The historic character of this occasion will be appreciated when I inform you that this is the second occasion on which a reigning British Monarch has personally founded a scientific academy. The first occasion was almost 300 years earlier when Charles II founded the Royal Society of London.It was based in Canberra. The group of people who promoted the setting up of an Australian Academy were all fellows of the Royal Society of London who lived in Australia. Perhaps not surprisingly, therefore, the structure of the Academy was modelled on that of the Royal Society of London. The foundation stone for the Academy's building was laid on 2 May 1958 when John Eccles delivered a speech explaining the early history of the Academy [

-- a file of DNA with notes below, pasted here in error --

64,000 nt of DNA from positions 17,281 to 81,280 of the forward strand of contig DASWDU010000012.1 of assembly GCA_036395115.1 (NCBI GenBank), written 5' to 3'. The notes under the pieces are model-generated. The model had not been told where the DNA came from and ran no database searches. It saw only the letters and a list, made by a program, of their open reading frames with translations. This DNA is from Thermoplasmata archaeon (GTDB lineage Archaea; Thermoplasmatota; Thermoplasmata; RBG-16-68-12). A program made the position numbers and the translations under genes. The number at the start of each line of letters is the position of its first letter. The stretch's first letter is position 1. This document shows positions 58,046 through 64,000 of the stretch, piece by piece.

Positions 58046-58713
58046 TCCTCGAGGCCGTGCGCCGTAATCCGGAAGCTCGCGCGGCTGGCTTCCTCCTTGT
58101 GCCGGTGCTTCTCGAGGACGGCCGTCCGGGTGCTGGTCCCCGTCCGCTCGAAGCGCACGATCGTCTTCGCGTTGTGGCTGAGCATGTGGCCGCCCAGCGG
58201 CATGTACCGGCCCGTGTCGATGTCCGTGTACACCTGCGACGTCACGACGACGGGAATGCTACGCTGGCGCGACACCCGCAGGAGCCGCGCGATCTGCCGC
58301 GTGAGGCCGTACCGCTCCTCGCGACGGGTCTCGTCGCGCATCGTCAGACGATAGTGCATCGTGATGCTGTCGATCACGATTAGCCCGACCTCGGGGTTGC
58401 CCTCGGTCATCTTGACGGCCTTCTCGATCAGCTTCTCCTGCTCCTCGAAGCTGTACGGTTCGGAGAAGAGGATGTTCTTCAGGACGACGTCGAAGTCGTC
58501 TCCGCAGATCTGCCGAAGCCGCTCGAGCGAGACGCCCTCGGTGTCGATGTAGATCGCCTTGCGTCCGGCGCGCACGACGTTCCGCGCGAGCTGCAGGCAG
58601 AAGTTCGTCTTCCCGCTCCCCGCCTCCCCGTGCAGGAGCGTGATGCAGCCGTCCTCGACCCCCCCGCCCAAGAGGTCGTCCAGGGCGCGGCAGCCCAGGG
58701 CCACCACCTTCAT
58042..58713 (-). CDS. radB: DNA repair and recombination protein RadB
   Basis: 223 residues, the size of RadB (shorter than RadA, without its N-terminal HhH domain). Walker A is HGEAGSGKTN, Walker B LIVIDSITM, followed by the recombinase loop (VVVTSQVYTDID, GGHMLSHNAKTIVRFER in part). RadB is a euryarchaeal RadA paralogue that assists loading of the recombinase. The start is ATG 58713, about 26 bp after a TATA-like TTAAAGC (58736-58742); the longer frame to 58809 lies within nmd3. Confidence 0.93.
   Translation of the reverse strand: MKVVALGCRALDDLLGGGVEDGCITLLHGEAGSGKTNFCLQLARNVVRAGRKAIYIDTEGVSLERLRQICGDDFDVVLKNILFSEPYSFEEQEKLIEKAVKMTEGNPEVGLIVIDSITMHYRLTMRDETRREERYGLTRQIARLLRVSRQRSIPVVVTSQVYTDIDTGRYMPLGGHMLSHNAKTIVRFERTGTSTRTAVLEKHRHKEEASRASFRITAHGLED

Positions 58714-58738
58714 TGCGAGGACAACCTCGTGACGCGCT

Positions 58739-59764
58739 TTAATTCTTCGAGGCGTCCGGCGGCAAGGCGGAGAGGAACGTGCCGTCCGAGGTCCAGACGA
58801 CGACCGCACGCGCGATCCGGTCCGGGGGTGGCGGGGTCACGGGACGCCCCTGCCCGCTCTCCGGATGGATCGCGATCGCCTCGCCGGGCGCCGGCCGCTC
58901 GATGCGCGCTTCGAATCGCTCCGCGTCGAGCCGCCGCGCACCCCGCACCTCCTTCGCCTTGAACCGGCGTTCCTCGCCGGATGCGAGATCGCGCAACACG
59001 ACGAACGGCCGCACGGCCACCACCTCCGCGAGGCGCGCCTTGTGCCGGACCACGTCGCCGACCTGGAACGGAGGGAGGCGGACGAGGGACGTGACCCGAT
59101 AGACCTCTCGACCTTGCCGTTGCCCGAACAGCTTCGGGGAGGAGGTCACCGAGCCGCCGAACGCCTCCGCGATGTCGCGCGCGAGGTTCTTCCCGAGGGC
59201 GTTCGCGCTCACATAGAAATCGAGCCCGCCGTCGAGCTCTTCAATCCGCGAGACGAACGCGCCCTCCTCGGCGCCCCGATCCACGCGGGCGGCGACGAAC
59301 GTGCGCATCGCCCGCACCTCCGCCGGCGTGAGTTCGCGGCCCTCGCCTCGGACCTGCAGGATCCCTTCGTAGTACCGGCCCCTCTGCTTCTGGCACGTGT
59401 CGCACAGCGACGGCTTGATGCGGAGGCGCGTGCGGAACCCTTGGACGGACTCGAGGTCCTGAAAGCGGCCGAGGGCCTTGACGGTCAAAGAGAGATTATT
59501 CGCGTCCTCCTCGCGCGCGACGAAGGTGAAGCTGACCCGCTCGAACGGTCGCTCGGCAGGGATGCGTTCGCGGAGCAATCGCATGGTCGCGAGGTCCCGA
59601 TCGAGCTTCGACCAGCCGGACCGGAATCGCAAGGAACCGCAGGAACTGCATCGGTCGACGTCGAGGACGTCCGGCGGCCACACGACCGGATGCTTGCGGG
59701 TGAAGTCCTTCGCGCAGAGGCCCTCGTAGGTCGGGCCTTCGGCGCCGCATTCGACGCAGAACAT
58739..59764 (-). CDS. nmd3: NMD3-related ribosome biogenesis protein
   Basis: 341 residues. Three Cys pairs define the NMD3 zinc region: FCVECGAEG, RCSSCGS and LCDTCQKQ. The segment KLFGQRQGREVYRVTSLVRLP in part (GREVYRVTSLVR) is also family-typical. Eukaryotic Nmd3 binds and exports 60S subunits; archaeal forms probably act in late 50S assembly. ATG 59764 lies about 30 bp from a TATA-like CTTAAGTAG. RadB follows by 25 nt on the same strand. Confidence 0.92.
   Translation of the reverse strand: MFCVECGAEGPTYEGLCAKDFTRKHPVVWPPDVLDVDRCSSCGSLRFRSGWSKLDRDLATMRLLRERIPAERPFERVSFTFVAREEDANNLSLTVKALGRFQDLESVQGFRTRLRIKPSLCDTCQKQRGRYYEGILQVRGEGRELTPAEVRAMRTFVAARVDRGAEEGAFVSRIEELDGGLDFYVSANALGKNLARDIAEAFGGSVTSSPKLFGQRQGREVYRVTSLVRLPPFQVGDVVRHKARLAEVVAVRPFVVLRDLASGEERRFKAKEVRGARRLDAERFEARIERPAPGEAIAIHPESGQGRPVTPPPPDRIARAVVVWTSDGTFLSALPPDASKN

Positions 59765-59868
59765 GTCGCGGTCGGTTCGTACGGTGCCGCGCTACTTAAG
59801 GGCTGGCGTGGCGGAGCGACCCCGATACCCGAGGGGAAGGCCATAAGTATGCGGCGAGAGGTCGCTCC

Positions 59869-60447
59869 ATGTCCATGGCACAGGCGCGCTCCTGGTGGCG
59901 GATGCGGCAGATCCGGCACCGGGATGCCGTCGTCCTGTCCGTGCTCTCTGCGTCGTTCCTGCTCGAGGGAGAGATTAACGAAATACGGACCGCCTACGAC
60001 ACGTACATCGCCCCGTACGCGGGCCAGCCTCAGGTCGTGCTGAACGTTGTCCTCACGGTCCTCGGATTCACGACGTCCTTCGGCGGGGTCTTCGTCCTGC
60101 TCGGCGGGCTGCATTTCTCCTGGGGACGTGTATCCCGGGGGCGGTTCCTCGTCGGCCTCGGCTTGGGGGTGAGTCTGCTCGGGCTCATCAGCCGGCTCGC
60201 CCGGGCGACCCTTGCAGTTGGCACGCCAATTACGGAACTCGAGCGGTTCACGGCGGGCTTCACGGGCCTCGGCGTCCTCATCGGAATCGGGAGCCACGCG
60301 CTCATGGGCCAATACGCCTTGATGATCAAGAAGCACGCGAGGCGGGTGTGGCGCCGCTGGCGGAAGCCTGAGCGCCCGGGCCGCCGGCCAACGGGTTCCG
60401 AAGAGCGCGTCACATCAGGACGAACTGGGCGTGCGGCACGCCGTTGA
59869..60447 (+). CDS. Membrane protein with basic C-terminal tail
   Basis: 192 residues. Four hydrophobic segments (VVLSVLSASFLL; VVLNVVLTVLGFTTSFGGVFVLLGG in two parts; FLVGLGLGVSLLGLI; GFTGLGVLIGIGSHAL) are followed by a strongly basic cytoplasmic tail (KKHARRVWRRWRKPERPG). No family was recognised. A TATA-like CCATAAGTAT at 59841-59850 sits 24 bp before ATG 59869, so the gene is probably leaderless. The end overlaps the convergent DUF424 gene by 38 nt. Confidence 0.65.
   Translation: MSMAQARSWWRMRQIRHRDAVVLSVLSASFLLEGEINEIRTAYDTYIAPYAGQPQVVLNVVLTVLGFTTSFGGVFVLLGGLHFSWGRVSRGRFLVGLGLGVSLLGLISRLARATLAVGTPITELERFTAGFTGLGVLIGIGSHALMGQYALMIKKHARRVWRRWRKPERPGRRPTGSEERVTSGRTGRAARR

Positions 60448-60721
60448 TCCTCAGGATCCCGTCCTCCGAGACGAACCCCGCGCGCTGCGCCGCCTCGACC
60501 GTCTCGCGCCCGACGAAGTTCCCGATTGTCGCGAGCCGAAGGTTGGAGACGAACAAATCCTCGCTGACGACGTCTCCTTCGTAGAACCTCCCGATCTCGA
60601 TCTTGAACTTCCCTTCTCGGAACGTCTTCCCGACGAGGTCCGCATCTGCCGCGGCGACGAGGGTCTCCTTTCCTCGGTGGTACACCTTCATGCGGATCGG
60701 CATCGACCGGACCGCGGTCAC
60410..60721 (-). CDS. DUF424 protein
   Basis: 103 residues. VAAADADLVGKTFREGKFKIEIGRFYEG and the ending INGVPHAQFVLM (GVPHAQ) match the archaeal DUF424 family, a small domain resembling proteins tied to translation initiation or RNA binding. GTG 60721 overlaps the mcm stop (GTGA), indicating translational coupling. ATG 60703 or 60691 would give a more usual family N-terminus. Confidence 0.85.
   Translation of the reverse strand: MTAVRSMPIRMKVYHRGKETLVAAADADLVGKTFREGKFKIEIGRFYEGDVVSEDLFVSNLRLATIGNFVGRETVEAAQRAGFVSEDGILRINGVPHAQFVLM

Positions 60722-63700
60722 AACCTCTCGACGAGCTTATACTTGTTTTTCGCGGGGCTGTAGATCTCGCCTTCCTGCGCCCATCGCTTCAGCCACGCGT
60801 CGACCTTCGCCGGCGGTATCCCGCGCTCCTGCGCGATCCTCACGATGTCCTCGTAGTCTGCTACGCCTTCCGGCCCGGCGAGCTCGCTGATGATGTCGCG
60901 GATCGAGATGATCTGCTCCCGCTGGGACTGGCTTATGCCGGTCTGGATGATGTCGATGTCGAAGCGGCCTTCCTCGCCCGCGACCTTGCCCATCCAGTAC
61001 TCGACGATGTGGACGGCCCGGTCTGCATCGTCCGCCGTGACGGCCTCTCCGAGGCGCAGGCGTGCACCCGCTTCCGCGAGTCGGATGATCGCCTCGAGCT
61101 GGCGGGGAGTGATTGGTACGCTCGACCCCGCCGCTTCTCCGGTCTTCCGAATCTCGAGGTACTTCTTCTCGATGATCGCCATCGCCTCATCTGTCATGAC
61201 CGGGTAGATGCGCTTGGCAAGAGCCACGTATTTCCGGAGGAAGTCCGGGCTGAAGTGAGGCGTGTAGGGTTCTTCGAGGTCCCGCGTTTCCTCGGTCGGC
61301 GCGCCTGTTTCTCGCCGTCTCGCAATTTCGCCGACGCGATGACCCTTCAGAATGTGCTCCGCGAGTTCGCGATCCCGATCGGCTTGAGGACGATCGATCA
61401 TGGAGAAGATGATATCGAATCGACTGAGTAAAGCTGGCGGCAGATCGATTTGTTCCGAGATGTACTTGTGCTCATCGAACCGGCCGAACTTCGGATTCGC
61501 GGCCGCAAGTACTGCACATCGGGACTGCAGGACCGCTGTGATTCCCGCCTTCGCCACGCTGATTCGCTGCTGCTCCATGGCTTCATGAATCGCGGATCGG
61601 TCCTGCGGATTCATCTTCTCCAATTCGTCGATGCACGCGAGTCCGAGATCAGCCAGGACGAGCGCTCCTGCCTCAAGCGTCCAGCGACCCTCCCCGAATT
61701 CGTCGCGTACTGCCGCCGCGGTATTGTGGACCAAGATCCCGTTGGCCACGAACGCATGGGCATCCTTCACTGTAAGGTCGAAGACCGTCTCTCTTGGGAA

In 1951 a meeting of leading scientists, technologists and industrialists was held in Canberra to discuss the future of science and technology in Australia. This conference clearly established that there was an urgent need for the establishment, at the highest level, of a national organisation of scientists. The Royal Society of London had long played this important role in Great Britain, having there a position of unquestioned authority in all matters pertaining to science and the applications of science. This conference served to enthuse some of the leading scientists of Australia, notably Professor Oliphant and Dr D F Martyn, with the idea of founding a national academy that would do for Australia what the Royal Society was doing for Great Britain. Fortunately there were resident in Australia 11 Fellows of the Royal Society of London and in order to make a sufficiently representative body these Fellows selected a further 13 scientists to help in the task of founding the Australian Academy of Science, as it was to be called. In July 1952 there was a memorable meeting with the Australian National Research Council here in Canberra and the Officers of this Council, under the Chairmanship of Professor Elkin, with great magnanimity, agreed to recommend to their members that the Australian National Research Council be dissolved in order to make way for the Australian Academy of Science, provided that the new Academy assumed responsibility for the various duties and functions of the Australian National Research Council. The stage was thus set for forming the Academy of Science and petitioning for a Royal Charter. A council of 10 was set up with Professor Oliphant as the first President.As stated in this quote, the first President was the physicist Sir Mark Oliphant. Of the 24 founding fellows, four were mathematicians: Keith Edward Bullen (mathematics and geophysics); Thomas MacFarland Cherry (mathematics); Edmund Alfred Cornish (statistics); and Thomas Gerald Room (mathematics). Thomas Cherry was the third President of the Academy, serving in that role from 1961 to 1964.